Moreover, since the laparoscopic approach involves several small incisions without a larger lower abdominal incision, blood loss and risk of pelvic or wound infection in robotically-assisted laparoscopic tubal reversal is significantly lower than that experienced during a standard “open” tubal reversal. Additionally, in patients with multiple prior cesarean sections and/or those with a high body mass index (BMI=measure of weight status in relation to height; BMI>30=obese range), exteriorization of the uterus and fallopian tubes (raising the uterus and fallopian tubes up through the abdominal incision for adequate visualization) may be quite difficult using the standard “open” tubal reversal procedure, often requiring the surgeon to work on the fallopian tubes while they are “in situ” (deep in the pelvis), making visualization of the tubes somewhat limited.
In contrast, with robotically-assisted laparoscopic tubal reversal the uterus and fallopian tubes remain in their natural location in the pelvis, while the robotic camera and arms are advanced deep into the pelvis for excellent visualization accessibility of the tubes for the reversal procedure; making the patient’s weight and history of prior cesarean sections less important factors in the reanastomosis procedure.
Since all tubal ligation procedures result in some degree of damage and scarring to the tube, the first step of microsurgical tubal reversal is to carefully remove the damaged portion of the tube, along with any materials which were used to block the tube during the ligation (sutures, clips, bands…). Great care is taken to avoid removing healthy portions of the tube and to preserve the final tubal length. After the damaged portion of the tube is removed, a proximal segment (originating from the uterus) and a distal segment (originating at the fimbriae adjacent to the ovary) remain, which require re-connection.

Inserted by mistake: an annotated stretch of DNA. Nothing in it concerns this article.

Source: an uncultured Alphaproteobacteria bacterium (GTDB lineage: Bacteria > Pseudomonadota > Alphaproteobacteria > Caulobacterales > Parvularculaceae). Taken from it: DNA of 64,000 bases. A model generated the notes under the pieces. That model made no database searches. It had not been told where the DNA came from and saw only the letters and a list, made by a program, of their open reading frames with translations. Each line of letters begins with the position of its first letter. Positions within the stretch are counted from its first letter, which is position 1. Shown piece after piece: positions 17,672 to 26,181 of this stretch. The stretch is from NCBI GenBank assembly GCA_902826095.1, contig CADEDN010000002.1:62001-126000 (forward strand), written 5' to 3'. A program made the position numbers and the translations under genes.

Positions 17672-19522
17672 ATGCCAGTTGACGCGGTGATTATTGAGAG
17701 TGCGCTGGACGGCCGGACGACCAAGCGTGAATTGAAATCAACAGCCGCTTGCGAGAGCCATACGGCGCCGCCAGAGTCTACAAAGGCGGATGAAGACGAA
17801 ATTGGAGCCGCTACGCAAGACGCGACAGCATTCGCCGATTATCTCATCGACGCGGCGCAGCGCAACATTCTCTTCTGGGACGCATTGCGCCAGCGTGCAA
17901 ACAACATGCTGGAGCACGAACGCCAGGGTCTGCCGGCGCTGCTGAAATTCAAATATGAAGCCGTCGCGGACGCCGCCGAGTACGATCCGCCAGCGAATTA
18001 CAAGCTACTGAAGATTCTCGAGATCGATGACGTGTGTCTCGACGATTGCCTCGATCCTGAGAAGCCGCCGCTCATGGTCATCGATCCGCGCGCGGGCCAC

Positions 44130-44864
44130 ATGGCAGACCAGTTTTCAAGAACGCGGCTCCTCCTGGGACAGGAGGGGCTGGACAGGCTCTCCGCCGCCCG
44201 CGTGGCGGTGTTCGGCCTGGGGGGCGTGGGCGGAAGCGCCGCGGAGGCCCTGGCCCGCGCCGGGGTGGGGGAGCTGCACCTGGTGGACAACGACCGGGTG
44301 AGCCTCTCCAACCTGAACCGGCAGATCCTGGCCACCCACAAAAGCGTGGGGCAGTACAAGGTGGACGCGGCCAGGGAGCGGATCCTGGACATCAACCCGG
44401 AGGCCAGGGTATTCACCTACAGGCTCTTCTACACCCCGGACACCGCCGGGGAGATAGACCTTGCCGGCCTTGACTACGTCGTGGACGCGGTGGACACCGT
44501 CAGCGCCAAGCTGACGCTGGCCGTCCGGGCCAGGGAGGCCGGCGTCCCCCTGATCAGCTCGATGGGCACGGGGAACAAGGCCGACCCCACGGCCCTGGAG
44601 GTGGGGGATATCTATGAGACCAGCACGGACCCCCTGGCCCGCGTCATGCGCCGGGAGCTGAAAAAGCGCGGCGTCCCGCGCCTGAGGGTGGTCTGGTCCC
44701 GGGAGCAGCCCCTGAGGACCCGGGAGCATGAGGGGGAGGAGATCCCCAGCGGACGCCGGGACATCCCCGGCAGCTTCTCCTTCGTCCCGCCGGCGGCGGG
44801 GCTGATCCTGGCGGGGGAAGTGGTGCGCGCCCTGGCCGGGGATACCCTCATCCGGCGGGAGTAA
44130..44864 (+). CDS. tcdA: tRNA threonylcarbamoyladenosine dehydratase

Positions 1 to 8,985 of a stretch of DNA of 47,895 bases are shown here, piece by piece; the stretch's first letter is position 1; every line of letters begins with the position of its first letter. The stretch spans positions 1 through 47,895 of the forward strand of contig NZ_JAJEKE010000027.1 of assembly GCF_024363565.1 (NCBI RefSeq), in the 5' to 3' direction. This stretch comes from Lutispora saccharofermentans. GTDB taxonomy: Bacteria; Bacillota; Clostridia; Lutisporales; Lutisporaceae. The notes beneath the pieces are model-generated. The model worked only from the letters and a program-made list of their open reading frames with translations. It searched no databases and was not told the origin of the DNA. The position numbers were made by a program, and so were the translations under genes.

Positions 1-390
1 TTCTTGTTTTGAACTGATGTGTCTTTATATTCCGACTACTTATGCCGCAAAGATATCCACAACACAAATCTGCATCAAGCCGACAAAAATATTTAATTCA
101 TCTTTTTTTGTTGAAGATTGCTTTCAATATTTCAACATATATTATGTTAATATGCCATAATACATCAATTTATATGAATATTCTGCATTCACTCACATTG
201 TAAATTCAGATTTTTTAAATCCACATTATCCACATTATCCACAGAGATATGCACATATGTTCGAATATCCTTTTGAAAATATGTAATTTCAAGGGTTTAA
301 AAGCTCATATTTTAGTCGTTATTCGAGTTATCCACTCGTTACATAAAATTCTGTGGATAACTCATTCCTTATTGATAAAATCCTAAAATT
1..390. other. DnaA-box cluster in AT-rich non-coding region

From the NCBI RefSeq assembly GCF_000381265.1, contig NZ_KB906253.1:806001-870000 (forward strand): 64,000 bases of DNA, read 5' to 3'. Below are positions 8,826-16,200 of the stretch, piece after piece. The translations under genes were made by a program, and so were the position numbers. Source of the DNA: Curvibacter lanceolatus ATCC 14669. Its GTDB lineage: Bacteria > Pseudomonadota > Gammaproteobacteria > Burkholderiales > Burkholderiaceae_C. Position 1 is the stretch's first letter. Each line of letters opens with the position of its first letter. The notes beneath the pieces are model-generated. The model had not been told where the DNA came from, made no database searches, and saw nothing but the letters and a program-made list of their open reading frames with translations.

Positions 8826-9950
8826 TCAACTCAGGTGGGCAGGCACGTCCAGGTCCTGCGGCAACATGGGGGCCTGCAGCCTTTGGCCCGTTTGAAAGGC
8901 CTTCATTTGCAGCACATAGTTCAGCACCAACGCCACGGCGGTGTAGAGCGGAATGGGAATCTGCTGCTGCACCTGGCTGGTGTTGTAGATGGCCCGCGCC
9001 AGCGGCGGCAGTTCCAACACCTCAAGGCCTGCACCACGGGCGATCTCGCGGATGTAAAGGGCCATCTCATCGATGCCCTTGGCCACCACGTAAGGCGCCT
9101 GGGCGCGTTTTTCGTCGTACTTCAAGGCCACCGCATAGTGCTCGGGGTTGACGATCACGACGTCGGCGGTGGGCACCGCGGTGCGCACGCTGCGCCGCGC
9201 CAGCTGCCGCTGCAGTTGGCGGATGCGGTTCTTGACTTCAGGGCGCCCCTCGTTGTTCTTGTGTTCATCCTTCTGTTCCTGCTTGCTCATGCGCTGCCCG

The blocked end of each tubal segment is next carefully opened. A single or two retention suture(s) are next placed just below the tubal segments in an area called the mesosalpinx, which aligns the two segments and ensures that the reanastomosis procedure will be tension-free.
Finally, the two open ended tubal segments are sutured to one another using small gauge microscopic sutures (see Microsurgery) placed in the middle muscular layer (muscularis) of each tube, avoiding both the outer layer (serosa) and inner layer (endosalpinx/mucosa) in order to minimize scar tissue formation on the outside and inside of the tube. A sterile dye injected into the uterus and out of the fallopian tubes confirms that the reanastomosis was successful by illustrating the spillage of dye from the tubal fimbriae.
Call To California Center for Reproductive Health
Reproductive Endocrinologist located in Encino, Santa Monica, Valencia & West Hollywood, CA Doctor Mor received his medical degree from Tel Aviv University-Sackler School of Medicine in Israel. He completed a four-year residency in Obstetrics and Gynecology at New York Methodist Hospital in Brooklyn, New York. Subsequently, Dr. Mor completed a three-year fellowship in Reproductive Endocrinology and Infertility at the University of Southern California
Dr. Irene Woo is double board certified in Obstetrics and Gynecology and
Reproductive Endocrinology and Infertility. She completed her four-year residency in Obstetrics and Gynecology at Johns Hopkins University in Baltimore Maryland, followed by a three-year fellowship in Reproductive Endocrinology and Infertility at the University of Southern California in Los Angeles California.